Howling winds, crashing thunder, a smashed window — there are a lot of thing that can go bump in the night. Unfortunately for some people, one of those things is being able to stay dry throughout the night. Night time bedwetting is a common problem throughout the world that has a number of potential causes from mental trauma, to involuntary muscle spasms. Although an embarrassing problem, there are several options that experts recommend to help with those experiencing involuntary urination.
Nocturnal Enuresis is the technical name for childhood bedwetting which occurs in children over the age of five. It is not uncommon for a child who has been potty trained to struggle with bed wetting for years according to experts. Wetting the bed is a natural part of development occasionally for children aged seven and younger, but frequent cases may indicate a more serious case of bedwetting. Across the nation it is estimated that there are between 13% and 20% of five year olds, 10% of seven year olds, and 5% of 10 year olds who wet their bed — this amounts to between five and seven million bedwetting children. There are two kinds of bedwetting according to experts: primary bedwetting and secondary bedwetting. Primary bedwetting is where the child has never had nighttime control over urination; secondary bedwetting occurs when a child has achieved nighttime contorl, but a return bout of wetness occurs due to psychological stress or even some other underlying medical cause. Some parents may choose to try and treat their child’s night time urinations, others may be content to prepare by stocking up on disposable bed pads for incontinence.
Although bedwetting can be considered a common problem, most people make the mistake of assuming that it is one restricted to children. Adult urinary incontinence is an embarrassing condition where the individual experiences the loss of bladder control. It is estimated that one quarter to one third of men and women in the United States experiences some degree of incontinence from occasionally leaking urine when one coughs or sneezes to having an urge to urinate that is so sudden and strong that one is unable to get to the toilet on time. Urinary incontinence is more common among women than men; an estimated 30% of females aged 30-60 are thought to suffer from it, compared to 1.5-5% of men. Urinary incontinence can happen at the worst times, making preventative measures like adult diapers or disposable bed pads for incontinence a necessity — don’t hesitate to see your doctor as simple lifestyle changes or medical treatment can help ease discomfort or stop urinary incontinence.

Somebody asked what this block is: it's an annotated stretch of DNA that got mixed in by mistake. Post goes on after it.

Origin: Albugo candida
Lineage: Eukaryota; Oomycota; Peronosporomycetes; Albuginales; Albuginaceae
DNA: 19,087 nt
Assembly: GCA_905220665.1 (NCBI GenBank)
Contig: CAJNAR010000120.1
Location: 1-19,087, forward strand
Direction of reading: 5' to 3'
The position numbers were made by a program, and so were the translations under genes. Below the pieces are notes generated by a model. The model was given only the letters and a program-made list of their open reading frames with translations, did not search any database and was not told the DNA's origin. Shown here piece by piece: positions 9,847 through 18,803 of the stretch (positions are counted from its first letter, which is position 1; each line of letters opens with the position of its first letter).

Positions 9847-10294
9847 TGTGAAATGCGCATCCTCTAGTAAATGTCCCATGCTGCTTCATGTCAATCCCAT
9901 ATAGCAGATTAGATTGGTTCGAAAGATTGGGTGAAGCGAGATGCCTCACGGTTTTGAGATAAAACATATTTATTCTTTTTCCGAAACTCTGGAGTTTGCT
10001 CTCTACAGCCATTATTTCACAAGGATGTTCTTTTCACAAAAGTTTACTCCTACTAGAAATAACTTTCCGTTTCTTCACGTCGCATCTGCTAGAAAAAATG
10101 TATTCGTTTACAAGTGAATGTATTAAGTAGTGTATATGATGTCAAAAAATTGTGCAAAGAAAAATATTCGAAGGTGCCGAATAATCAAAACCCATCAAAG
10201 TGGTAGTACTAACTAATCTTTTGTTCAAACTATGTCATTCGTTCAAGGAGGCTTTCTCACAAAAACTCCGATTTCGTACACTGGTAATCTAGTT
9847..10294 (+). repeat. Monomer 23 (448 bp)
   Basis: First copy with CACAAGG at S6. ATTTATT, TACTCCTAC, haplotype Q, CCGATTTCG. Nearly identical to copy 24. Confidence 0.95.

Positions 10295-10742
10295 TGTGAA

Buying Disposable Bed Pads for Incontinence
There are a number of different products available to help protect those who may suffer from sudden and random urinary leakage, offering confidence and day-long comfort. Adult diapers or urinary pads are specially designed to fit inside of one’s underwear to help catch any spillage. For many people, the biggest problem with involuntary urination is constantly waking up to find a soiled mess in their bed. Using disposable mattress covers, disposable mattress pads, and similar products can help keep the bed dry and the clean up easy. For those who are able to wake up and react before releasing your bladder, consider keeping cushioned bed pans around in case of emergencies.